[Show abstract] [Hide abstract] ABSTRACT: Background: Facilitation of the differentiation of the stem cells toward neuronal lineage is crucial for enhancing the differentiation efficacy of grafted stem cells for the possible treatment of neurodegenerative disorders. MicroRNA124a (miR-124a) has been considered as a neuronal lineage regulator, possessing the capability to activate neuronal differentiation. In this study, using a neuronal promoter-based reporter and live-cell fluorescence imaging, we visualized in vitro and in vivo the enhanced neuronal differentiation of neuronal progenitor cells with miR-124a overproduction. Methods: The neuron specific alpha1 tubulin promoter-driven RFP reporter (pTa1-RFP) was used to trace the miR-124a-induced neuronal differentiation in live cell condition. MiR-124a or miR-scramble in 10 % glucose buffer was mixed with in vivo-jetPEITM and in vivo fluorescence images were obtained daily using Maestro spectral fluorescent imager. Results: Neurite outgrowth was clearly seen in F11 cells after miR-124a transfection, and immunofluorescence staining showed increase of Tuj1 and NF at 48 hours. When pTa1-RFP-transfected F11 cells were implanted simultaneously with miR-124a into the nude mice, gradually increasing reporter signals and morphological changes indicated neuronal differentiation for 48 hours in live cells in vitro. The miR-124a-treated F11 cells showed higher reporter signals on in vivo fluorescence imaging than miR-scramble-treated cells, which were verified by ex vivo confirmation of Tuj1 and NF expression. Conclusions: These results indicated that neuronal reporter-based neurogenesis imaging can be used for monitoring miR-124a acting as neuronal activator when miRNA was injected in in vivo PEI-coated form for miRNA-mediated regenerative therapy.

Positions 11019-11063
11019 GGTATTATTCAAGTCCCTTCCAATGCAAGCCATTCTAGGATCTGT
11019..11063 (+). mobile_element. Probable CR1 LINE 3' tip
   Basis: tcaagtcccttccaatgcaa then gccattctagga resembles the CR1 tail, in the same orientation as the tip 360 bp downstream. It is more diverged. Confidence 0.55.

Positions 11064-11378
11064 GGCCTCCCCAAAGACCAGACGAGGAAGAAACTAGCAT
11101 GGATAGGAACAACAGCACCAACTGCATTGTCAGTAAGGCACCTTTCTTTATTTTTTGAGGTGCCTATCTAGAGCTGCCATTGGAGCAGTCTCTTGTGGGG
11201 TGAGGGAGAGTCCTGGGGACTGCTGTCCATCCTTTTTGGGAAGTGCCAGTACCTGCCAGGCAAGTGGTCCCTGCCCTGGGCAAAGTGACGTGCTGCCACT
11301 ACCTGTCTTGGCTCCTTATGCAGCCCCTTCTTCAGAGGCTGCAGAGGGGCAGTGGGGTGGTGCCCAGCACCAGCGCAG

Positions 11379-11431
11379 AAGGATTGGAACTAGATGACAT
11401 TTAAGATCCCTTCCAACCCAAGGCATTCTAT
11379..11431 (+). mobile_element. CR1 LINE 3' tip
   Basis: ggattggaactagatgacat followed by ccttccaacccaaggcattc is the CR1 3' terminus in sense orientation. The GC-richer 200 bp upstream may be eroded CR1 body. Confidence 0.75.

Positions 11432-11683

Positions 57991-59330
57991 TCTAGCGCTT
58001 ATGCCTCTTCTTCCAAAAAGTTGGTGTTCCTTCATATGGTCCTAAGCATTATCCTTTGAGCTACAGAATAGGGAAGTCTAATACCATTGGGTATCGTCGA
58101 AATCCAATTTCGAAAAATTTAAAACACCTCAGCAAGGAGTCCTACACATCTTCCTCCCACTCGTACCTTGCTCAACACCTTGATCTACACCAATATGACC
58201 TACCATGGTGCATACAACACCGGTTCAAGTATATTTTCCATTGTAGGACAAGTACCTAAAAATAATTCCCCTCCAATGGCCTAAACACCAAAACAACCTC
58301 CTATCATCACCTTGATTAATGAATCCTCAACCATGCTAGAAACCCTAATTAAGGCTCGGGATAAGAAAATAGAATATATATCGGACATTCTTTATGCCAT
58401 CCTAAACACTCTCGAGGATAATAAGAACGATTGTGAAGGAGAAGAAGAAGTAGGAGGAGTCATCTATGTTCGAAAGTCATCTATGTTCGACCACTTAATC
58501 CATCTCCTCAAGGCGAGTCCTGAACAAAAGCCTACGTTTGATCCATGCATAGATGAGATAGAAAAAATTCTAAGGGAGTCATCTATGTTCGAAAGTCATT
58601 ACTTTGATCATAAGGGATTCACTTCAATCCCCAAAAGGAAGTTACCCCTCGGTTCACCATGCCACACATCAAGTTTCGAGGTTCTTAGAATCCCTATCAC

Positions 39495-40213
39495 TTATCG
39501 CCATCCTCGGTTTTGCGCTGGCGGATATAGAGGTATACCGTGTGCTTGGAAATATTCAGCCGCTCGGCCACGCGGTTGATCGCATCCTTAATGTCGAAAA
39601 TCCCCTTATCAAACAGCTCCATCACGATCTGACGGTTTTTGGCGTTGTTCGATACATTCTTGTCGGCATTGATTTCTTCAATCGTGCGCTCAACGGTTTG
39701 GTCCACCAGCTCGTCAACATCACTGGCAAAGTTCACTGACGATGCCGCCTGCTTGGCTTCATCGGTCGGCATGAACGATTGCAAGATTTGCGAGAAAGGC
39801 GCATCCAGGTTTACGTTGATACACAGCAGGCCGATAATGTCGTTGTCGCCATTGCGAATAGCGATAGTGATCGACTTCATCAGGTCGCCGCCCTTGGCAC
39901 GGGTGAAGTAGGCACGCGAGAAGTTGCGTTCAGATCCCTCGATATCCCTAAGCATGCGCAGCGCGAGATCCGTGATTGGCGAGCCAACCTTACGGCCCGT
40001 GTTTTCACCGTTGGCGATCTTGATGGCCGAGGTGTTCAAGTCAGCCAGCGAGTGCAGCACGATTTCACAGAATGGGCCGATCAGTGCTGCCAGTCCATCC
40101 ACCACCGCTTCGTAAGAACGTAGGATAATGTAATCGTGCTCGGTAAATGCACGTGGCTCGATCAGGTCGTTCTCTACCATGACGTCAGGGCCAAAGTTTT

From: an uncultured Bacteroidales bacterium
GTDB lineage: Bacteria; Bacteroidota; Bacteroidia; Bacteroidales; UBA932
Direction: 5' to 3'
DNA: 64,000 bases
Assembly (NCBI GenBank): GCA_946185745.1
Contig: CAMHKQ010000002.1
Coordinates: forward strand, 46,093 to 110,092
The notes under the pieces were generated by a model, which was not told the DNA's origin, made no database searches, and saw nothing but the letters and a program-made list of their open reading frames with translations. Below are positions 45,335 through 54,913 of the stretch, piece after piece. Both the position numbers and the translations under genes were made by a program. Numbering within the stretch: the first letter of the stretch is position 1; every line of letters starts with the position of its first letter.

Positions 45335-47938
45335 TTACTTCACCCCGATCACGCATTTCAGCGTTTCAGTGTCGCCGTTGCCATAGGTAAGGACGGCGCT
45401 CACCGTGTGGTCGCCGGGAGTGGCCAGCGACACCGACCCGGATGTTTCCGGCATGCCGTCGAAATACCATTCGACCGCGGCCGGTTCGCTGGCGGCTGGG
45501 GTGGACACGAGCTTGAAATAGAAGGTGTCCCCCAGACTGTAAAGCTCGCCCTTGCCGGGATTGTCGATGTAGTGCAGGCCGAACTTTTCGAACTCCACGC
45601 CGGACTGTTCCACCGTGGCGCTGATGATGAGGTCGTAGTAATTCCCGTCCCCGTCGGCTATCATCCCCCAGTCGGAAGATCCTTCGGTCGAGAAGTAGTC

Full-text · Article · Dec 2016